Security experts have published details of a newly discovered email-based fraud that tries to ensnare recipients with a bogus notification purporting to be a lottery win from Coca-Cola.
The emails, which have the subject line 'Coca Cola Promotion', have been spammed out to internet users claiming that the recipient has won $2.5m in a lottery held by the soft drinks firm earlier this month.
The recipient is told that they are one of 50 lucky winners around the world selected randomly after computers found their email address on internet websites.
To collect their winnings, people are told to call, phone or fax an agent who claims to be working on behalf of Coca-Cola.
However, security firm Sophos warned that the spam is a ruse to steal personal details, and that the fraudsters can use the information to steal money from bank accounts and commit identity fraud.
Part of the email reads as follows:
'We happily announce to you the draw of the coca cola International promotion programs held on the 9th of June 2006 in The United Kingdom. Your e-mail address attached to ticket number: 564 75600545-188 with serial number 5388/02 drew the lucky numbers: 31-6-26-13-35-7, which subsequently won you the Promotion in the 2nd category.
'You have therefore been approved to claim a total sum of US$2,500,000.00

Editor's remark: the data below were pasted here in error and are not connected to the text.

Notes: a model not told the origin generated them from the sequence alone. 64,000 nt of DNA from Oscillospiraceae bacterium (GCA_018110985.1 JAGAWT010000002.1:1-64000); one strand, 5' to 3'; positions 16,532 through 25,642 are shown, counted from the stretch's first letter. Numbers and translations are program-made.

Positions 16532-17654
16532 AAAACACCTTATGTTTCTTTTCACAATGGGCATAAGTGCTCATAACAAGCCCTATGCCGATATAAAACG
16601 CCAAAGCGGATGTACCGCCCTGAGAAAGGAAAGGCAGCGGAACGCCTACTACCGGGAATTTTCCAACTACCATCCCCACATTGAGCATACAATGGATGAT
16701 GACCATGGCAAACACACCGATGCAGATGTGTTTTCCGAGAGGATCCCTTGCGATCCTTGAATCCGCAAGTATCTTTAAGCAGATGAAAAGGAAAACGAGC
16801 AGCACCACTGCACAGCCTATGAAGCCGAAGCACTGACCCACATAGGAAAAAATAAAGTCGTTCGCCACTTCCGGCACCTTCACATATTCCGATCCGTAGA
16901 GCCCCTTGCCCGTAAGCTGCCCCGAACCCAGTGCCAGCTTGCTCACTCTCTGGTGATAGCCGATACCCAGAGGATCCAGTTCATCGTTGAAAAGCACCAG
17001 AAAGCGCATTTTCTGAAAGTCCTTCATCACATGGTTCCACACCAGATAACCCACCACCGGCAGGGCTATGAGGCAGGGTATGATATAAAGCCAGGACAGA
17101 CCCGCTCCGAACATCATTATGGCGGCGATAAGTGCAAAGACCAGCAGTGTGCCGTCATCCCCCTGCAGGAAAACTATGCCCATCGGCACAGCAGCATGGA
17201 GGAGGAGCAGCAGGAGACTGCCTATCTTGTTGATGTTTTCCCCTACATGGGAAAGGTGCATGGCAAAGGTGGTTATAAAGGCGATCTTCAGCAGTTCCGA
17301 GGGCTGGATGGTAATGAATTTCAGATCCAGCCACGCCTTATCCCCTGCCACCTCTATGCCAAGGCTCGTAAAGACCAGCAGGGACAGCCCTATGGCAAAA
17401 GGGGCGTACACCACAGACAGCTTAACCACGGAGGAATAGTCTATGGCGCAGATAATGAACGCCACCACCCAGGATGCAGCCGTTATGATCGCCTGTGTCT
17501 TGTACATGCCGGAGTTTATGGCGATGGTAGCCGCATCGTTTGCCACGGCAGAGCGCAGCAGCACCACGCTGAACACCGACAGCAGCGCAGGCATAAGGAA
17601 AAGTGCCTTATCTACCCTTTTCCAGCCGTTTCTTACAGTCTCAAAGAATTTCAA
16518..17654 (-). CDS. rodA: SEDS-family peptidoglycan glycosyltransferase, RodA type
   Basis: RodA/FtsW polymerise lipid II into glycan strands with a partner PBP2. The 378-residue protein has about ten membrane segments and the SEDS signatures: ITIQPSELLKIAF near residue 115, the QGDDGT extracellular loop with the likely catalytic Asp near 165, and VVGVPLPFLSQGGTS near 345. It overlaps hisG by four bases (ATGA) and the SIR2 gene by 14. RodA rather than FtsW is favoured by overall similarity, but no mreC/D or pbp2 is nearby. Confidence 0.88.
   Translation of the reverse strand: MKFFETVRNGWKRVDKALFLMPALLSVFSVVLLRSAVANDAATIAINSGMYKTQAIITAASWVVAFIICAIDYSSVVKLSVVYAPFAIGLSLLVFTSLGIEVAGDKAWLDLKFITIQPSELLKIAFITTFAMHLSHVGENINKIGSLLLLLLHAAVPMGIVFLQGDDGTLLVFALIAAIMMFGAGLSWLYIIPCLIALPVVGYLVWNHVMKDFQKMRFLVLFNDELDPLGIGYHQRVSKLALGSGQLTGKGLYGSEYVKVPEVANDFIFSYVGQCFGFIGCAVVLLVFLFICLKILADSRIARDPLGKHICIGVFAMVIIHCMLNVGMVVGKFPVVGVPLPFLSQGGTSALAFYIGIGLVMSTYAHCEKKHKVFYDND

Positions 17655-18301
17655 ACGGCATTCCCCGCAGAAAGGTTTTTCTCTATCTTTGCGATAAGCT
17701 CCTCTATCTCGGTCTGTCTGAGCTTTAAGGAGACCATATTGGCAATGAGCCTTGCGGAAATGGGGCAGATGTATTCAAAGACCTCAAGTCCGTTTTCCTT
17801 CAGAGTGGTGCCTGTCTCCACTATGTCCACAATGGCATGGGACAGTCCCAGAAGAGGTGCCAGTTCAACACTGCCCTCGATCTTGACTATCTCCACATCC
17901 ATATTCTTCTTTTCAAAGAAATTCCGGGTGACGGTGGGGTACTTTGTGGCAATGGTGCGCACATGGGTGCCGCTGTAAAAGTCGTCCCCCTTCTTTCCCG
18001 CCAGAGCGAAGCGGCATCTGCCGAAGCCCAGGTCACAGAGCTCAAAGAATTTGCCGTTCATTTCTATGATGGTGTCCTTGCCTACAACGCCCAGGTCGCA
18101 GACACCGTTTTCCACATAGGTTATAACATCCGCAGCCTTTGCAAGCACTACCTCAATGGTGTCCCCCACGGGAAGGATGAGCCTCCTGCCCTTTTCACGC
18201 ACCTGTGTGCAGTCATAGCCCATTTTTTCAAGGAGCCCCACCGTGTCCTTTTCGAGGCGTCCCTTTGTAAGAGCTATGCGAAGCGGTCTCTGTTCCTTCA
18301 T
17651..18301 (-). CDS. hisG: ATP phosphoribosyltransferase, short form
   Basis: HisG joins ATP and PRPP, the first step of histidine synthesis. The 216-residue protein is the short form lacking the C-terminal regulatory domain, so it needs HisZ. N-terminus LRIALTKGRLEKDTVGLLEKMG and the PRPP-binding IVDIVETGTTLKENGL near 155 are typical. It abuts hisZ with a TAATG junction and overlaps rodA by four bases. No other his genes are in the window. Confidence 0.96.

(Two million, five hundred thousand, United States Dollars) in cash credited to
file RPC/9080118308/04 made available from a total cash prize of US $125 Million
dollars, shared amongst the first Fifty (50) lucky winners in this category.'
"These emails are not coming from Coca-Cola, and there is no lottery waiting to give you millions of dollars for nothing," said Graham Cluley, senior technology consultant at Sophos.
"Scammers who send emails like this are only interested in stealing your identity and using that information to empty your bank account and fatten their wallets.
"Email users should always be suspicious of communications like this, as it's a common trick used by organised criminals."
This spam con-trick is the latest of many '419 scams', named after the relevant section of the Nigerian penal code where many of the scams originated.
Once a victim has been drawn in, requests are made from the fraudster for private information which may lead to requests for money, stolen identities and financial theft.
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